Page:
AVR not reset

If the code witch this line
bitSet(TCCR1B,CS10)

is uploaded and then is changed into
bitSet(TCCR1B,CS11);
and uploaded

both CS10 and CS11 bits are set

only this works correct:
TCCR1B=0;
bitSet(TCCR1B,CS11);

Is there no RESET after uploading?

If you’ve uploaded new code, be assured you’ve had a reset.

Tried this (Arduino Nano):
TCCR1B is not reset to zero, not even after restarting the IDE
(A jump to 0x0000 is not a reset!)

void setup() {
  Serial.begin(9600);
  while(!Serial){};

}

void loop() {
  TCCR1B|=4;//any new value wil be or-ed after new upload
  Serial.println(TCCR1B);
  delay(1000);

}

It looks like the default TCCR1B value after your Arduino UNO resets is 0x03. Setting bit 0 (0x01) or 1 (0x02) won't do anything because they are already set. Setting bit 3 (0x08) clears bit 0 and bit 1 so you end up with 0x08. You can set bit 2 (0x04), 4 (0x10), 6 (0x40), or 7 (0x80) but if you try to set bit 5 (0x20) nothing happens. Remember you are talking to a hardware register, not RAM. Bits in a hardware register can do magical things.

0x00 -> 0x03
0x01-> 0x03
0x02-> 0x03
0x04-> 0x07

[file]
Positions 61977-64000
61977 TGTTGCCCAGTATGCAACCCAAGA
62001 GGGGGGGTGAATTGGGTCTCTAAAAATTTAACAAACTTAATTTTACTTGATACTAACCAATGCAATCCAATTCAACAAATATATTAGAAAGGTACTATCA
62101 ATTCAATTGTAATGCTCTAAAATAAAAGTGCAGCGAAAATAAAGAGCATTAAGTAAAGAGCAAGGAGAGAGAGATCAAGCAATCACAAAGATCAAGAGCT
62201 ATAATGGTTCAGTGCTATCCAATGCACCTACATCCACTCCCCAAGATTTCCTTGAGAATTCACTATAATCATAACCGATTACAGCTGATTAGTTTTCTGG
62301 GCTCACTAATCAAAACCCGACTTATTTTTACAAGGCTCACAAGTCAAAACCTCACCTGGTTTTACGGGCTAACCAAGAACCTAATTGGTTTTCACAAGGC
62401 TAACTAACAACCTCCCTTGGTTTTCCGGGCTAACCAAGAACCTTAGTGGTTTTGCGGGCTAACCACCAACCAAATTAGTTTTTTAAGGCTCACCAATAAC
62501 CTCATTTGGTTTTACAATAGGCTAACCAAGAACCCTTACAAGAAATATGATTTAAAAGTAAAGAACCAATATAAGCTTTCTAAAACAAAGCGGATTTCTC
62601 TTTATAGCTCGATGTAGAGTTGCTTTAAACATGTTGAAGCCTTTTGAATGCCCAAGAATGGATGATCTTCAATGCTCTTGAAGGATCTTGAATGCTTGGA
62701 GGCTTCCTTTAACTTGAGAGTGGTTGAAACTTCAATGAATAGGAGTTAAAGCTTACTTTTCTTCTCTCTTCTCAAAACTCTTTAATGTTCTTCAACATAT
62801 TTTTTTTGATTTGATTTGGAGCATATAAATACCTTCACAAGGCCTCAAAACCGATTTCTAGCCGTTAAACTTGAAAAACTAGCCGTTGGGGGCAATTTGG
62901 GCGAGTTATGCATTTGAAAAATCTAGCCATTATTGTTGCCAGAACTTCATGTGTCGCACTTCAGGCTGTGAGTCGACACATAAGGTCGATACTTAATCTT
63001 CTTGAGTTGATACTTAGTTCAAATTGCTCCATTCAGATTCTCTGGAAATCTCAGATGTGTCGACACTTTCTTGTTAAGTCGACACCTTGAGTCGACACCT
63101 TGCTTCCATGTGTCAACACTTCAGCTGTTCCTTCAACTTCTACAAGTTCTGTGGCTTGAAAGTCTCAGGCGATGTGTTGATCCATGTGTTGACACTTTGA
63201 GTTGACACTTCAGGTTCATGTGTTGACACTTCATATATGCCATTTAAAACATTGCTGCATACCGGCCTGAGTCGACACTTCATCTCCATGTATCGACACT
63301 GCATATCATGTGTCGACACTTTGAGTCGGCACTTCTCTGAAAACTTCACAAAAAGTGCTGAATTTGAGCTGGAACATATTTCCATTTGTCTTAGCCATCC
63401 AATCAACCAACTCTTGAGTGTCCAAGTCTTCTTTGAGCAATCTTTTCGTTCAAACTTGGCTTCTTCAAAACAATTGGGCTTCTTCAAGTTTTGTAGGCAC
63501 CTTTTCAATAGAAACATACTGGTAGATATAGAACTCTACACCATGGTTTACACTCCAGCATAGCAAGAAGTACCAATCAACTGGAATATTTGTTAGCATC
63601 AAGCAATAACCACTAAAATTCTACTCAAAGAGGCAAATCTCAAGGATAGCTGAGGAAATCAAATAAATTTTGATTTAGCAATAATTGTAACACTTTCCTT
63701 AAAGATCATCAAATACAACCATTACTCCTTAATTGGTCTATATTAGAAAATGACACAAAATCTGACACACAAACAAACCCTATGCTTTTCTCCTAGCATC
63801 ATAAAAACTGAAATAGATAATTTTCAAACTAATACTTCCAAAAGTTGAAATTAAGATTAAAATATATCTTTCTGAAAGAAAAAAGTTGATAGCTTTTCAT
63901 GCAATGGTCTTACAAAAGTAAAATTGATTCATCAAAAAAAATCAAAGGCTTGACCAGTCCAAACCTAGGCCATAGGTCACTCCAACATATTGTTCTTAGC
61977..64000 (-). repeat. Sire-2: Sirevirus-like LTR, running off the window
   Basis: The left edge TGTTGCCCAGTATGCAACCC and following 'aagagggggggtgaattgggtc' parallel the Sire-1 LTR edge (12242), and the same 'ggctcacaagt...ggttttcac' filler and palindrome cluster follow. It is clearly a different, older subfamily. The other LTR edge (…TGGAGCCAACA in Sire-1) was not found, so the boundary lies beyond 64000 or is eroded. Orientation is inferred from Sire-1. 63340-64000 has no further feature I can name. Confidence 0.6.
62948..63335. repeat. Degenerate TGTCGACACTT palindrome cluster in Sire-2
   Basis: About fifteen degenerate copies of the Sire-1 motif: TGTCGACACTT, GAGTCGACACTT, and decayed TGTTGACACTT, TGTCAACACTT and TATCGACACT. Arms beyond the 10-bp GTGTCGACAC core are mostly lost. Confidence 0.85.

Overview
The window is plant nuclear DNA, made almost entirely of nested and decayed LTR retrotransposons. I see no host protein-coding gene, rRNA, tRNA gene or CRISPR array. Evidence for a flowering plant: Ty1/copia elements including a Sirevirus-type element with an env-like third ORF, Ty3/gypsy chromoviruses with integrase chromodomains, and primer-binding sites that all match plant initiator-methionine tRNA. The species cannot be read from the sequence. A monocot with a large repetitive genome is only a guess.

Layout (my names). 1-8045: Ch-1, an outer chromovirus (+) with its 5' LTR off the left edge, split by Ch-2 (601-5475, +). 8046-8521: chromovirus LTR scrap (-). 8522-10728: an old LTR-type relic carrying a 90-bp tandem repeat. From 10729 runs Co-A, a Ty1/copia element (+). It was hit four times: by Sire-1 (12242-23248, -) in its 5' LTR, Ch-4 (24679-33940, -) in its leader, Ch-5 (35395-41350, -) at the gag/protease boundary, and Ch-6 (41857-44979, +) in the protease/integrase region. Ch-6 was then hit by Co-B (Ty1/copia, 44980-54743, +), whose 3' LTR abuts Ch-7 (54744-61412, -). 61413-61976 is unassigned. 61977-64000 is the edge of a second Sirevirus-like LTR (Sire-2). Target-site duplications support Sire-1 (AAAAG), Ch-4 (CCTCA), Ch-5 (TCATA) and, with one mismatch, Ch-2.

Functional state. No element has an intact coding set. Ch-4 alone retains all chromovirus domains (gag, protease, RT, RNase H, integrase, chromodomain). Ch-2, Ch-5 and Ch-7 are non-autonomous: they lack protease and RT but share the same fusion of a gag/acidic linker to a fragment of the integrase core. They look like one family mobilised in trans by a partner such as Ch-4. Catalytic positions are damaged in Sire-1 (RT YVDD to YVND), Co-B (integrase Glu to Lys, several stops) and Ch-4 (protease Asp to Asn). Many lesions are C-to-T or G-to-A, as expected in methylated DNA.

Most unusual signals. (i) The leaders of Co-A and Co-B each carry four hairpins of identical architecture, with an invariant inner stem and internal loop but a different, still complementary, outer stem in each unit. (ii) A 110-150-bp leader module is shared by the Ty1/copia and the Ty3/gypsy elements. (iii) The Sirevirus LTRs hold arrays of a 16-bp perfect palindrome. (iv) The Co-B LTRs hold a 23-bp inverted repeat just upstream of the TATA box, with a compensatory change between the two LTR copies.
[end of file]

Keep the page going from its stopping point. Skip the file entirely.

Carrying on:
0x08-> 0x08
0x10 -> 0x13
0x20 -> 0x03
0x40 -> 0x43
0x80 -> 0x83

gbaars:
(A jump to 0x0000 is not a reset!)

No disagreement here, but starting the bootloader is a whole different thing.

In the datasheet bit 5 is not implemented.
The AVR regs should not change, unless
the bootloader has something running in the background.

You have the source…

cores/arduino/wiring.c init()

// timers 1 and 2 are used for phase-correct hardware pwm
// this is better for motors as it ensures an even waveform
// note, however, that fast pwm mode can achieve a frequency of up
// 8 MHz (with a 16 MHz clock) at 50% duty cycle

#if defined(TCCR1B) && defined(CS11) && defined(CS10)
TCCR1B = 0;

// set timer 1 prescale factor to 64
sbi(TCCR1B, CS11);      // ⬅︎⬅︎
#if F_CPU >= 8000000L
sbi(TCCR1B, CS10);      // ⬅︎⬅︎
#endif

gbaars:
The AVR regs should not change, unless the bootloader has something running in the background.

What makes you think that? There is a lot of code that executes after the reset and before your setup() gets called.
If you don’t want the hardware touched between the reset and your sketch running, define your own “main()”, don’t use any Arduino features, and upload using an ISP. Then there is no bootloader and (I think) your “main()” gets control right after the reset.

Did some (Borland) C++ programming in
the (MSDOS) past. Indeed programs always started
with int main() {.

gbaars:
Did some (Borland) C++ programming in
the (MSDOS) past. Indeed programs always started
with int main() {.

or crt0, depending on your POV.